This is new territory for us.  Never before on the planet have we had such a great percentage of folks past their “prime” years.  While many in their mid-sixties and even seventies do not consider themselves elderly, or even old, at some point we are all going to face mobility issues, sight and/or hearing issues, and/or even cognitive challenges that go with getting older.

This is, indeed a double-whammy.  Not for everyone, but many will experience both age and disability.  (Today, almost 20% of the US population is considered “disabled” in some way.  Couple that with aging, and one estimate has that by 2030 – not far away – fully a third of the population will be over 65 or have a disability – or both.)

Certainly, there are many, many approaches to addressing this, and there is lots of good work going on right here in the Granite State.

But it’s the built environment and its role that has not been tackled yet.  That’s where Plan NH, and its Vibrant Villages NH initiative, come in.   This is what we will be exploring for the foreseeable future.

Community design.  Viable options for getting people around.  Choices for living spaces (eg, for downsizing, for accommodating challenges).  Having amenities nearby.  These are all elements of a healthy community anyway – now we will also need to focus on those that support and aging population.

Look at where YOU live or work.  How easy will it be to be there in 10 or 20 years? From no steps (inside and out) to smooth, wide (well-lit) sidewalks to wide doorways to accommodate a wheelchair … there are many things to consider.  How would you get groceries, your hair cut, to a doctor or dentist when you no longer drive?

We have a lot to learn about this, and we will be doing so in the months ahead and sharing with planners, designers and developers as well as municipal folks themselves.  And you, Dear Reader. Stay tuned.

 

 

Is YOUR community ready for active transportation?

by Robin LeBlanc | May 20th, 2014 | Leave a comment

Healthy Eating Active Living NH (HEAL NH) continues its series on Active Transportation with a workshop addressing readiness.  It will focus on teaching attendees

  • how to assess whether your community is ready for active transportation projects
  • at what level are community members ready/not ready
  • how to bring partners into your network.

The workshop will also look at real world examples of how  readiness assessments can be or could have been implemented in communities.

The session is June 3, 9am-noon, at the NH Department of Transportation located at 7 Hazen Drive – Room 114, Concord (J.O. Morton Building): https://goo.gl/maps/Wgr2b.

The session is free and open to the public, but an RSVP is required to hold reserve your seat. Lunch will be provided at 11:30am and there will be optional networking until 1pm.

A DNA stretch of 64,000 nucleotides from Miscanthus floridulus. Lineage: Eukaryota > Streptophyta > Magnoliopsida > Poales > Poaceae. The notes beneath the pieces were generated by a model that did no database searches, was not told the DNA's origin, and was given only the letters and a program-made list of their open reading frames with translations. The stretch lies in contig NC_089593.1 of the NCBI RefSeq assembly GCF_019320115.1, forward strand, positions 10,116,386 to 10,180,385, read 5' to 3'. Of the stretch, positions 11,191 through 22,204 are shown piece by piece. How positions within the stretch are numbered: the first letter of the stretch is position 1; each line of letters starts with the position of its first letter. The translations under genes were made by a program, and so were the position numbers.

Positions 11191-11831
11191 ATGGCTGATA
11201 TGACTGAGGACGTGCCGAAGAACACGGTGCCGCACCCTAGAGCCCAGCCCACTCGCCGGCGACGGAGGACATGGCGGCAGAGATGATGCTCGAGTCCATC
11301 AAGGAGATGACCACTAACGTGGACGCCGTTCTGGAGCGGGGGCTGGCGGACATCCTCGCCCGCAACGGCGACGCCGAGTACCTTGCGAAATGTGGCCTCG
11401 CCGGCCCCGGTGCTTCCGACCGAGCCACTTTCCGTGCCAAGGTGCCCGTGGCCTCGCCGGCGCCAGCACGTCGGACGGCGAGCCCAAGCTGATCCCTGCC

Please RSVP (and direct any questions) to Nik Coates at [email protected], or 415-4263.

 

Presenters:

  • Scot Foster: Physical Activity Coordinator, NH Department of Health and Human Services
  • Nicholas Coates (Nik): Active Living Coordinator, Foundation for Healthy Communities

 

Schedule:

  • 9:00am-9:50am: Using the community readiness assessment tool to determine your community’s readiness for active transportation
  • 10:00am-10:30am: Mock interviews
  • 10:30am-11:30am: Examples of how community readiness assessments worked or could have worked in NH communities
  • 11:30am: Lunch arrives
  • 11:30am-12:00pm: Q&A, Wrap Up
  • 12:00pm-1:00pm: Networking (optional)

 

Desired Outcomes:

  • Know how to use the community readiness assessment tool and have practiced using it.
  • Know how to identify who to interview in a community.
  • Know how to develop and implement a plan for a readiness assessment in a community.

Materials from the previous sessions here: http://www.healnh.org/index.php/active-transportation/active-transportation-training-series

If you are unable to make this session, but would like to participate in future active transportation learning opportunities, please note these additional opportunities through HEAL NH.

  • June 5: NH Planners Association Annual Conference at UNH Durham Complete Streets How Tow: Plenary and Breakout session – Registration at www.nhplanners.org
  • June 17, 10 a.m.-noon: Active Transportation Technical Assistance conference call with Nik Coates and Tim Blagden (Bike-Walk Alliance of NH) – 866-906-9888 / Participant Code 3974286
  • Additional sessions are currently being organized for the Summer and Fall and more details will follow in the coming weeks.